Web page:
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- The Alpan Way -
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- The Alpan Way -
Autor: Maloja | Fotos: Michael Müller | Datum: 10. 12. 2018
“Japow“ is the name of the epic Japanese powder, which can be considered a highly addictive substance to skiers. On Hokkaido it falls from the sky from the end of November through till April. In fact an impressive amount of snow falls there and it is truly impossible to comprehend until a person experiences it for themselves.
To be honest, we were sceptical for some time if our plans for our winter photo shoot in Japan would work out. The weather data from previous years forecasted a 50⁄50 chance that there would be enough snow for ski touring at the beginning of December when we planned to go. The search for trails that offered the best–case scenario quickly morphed into an intensive research project followed by, whether or when to book our flights. One could say it was a bit like rolling the dice at the casino: We were “all-in“ and uncertain of the outcome.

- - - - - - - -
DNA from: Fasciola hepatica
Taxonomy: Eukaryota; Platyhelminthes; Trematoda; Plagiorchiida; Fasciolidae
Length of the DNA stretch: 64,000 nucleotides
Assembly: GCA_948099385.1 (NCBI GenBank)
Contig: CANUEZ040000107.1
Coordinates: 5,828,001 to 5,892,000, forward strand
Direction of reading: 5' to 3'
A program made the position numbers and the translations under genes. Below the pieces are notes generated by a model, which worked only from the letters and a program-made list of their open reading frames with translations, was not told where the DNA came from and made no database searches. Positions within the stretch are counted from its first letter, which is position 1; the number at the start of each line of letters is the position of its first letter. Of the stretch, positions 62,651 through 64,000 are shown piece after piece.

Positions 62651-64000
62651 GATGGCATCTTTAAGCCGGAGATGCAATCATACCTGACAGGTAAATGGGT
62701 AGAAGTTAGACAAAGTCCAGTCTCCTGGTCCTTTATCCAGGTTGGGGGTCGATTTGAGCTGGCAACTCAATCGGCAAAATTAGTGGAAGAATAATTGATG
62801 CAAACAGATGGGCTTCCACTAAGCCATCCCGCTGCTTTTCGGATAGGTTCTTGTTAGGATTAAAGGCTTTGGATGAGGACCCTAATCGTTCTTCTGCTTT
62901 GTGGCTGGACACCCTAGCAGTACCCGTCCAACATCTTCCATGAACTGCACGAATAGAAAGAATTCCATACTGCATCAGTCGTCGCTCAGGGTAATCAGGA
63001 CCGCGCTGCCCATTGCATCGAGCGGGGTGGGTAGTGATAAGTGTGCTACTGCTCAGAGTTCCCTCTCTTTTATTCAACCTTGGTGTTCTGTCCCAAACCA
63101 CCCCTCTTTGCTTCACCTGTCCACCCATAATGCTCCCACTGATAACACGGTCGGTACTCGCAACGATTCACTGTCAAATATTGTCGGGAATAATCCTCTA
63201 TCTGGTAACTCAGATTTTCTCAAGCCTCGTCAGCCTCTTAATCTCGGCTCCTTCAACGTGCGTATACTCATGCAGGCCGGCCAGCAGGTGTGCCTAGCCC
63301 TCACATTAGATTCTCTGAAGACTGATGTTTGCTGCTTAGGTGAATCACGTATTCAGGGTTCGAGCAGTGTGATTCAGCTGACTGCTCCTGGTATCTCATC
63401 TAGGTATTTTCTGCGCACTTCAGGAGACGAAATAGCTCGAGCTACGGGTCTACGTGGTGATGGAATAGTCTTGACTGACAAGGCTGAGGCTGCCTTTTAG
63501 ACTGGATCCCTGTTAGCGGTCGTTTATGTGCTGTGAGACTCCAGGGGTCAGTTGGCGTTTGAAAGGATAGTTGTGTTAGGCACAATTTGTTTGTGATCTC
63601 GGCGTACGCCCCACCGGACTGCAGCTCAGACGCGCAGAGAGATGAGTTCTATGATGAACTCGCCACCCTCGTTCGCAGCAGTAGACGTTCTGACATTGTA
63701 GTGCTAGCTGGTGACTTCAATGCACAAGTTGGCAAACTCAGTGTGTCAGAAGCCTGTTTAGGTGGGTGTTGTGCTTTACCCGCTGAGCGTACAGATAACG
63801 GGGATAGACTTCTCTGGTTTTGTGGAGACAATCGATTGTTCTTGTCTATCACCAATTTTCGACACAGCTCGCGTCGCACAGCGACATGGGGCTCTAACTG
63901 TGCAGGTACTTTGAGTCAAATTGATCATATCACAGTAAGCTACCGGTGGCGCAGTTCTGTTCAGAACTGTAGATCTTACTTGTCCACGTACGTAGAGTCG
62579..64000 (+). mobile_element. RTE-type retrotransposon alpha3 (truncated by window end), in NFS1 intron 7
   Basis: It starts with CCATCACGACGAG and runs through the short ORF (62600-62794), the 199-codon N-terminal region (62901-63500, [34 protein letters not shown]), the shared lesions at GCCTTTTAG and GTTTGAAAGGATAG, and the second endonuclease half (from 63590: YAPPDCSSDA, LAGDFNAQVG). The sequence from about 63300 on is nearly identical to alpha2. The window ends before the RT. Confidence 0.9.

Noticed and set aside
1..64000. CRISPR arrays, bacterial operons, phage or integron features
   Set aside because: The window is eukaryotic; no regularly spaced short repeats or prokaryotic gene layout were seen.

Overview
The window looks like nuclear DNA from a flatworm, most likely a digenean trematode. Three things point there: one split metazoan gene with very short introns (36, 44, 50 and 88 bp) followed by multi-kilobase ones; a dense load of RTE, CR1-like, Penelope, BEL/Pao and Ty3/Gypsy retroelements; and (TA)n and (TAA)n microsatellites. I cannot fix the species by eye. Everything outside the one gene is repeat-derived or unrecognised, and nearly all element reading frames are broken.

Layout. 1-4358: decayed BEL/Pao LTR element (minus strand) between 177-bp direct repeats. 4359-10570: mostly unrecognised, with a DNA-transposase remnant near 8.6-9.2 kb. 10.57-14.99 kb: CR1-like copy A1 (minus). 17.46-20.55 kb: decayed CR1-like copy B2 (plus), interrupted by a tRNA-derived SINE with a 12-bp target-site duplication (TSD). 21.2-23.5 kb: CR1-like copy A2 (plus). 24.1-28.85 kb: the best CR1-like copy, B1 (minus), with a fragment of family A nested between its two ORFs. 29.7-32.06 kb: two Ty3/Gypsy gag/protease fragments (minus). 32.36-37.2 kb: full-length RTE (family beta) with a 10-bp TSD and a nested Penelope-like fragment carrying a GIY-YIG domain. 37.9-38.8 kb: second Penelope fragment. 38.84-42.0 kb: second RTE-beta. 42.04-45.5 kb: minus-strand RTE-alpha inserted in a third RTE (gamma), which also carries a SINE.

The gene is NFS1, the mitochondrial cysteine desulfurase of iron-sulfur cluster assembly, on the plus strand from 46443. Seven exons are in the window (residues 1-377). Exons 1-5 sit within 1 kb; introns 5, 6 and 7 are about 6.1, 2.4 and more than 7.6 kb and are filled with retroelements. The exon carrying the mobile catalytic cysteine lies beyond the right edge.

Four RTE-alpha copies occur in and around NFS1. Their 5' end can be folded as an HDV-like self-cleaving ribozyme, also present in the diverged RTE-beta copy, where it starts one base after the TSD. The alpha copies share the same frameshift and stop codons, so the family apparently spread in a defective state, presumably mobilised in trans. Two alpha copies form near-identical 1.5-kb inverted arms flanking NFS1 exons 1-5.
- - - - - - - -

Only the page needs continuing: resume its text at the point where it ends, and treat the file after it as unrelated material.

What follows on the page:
It was a big relief landing in Sapporo. The host city of the 1972 Olympics welcomed us with winter temperatures and most importantly, snow. Tomo, our guide and driver who was with us for the summer photo shoot was ready and waiting for us at the airport. We loaded up the car and set out on the quickest route to the mountains.
On the way to our first destination Otoineppu we learned our first lesson: Speed is relative. Travelling to the smallest village of Hokkaido on icy roads with a top speed of 60 km⁄h Tomo had time to provide us with a brief introduction to the culture and customs of the country. Four hours later we finally arrive and by this time we have a good understanding of the cultural differences between Japan and Europe. So, we are not surprised when we find only two kimonos in the six–square–metre double bedroom room instead of a shower. For personal hygiene one heads to the “Onsen“, a communal bath with shared showers, male and female baths are strictly separated. We also learned that taking a shower while sitting on a small plastic stool takes some time to get used to.
When it comes to food, we quickly realised how western we actually are. Although Tomo did everything to get us to try Japanese cuisine, we always politely declined. Whether it was raw prawns, clams or fish, we had to apologize, as half the group did not eat seafood. Miso soup, ramen or udon, the answer was always “yes please, but not for breakfast if at all possible.“
In the end, a Japanese self–service grill turned out to our favourite restaurant. Everyone was able to select what he or she wanted by touch screen. Beer was on the table in 30 seconds, meat and vegetables took a bit longer, but were always prepared to our liking.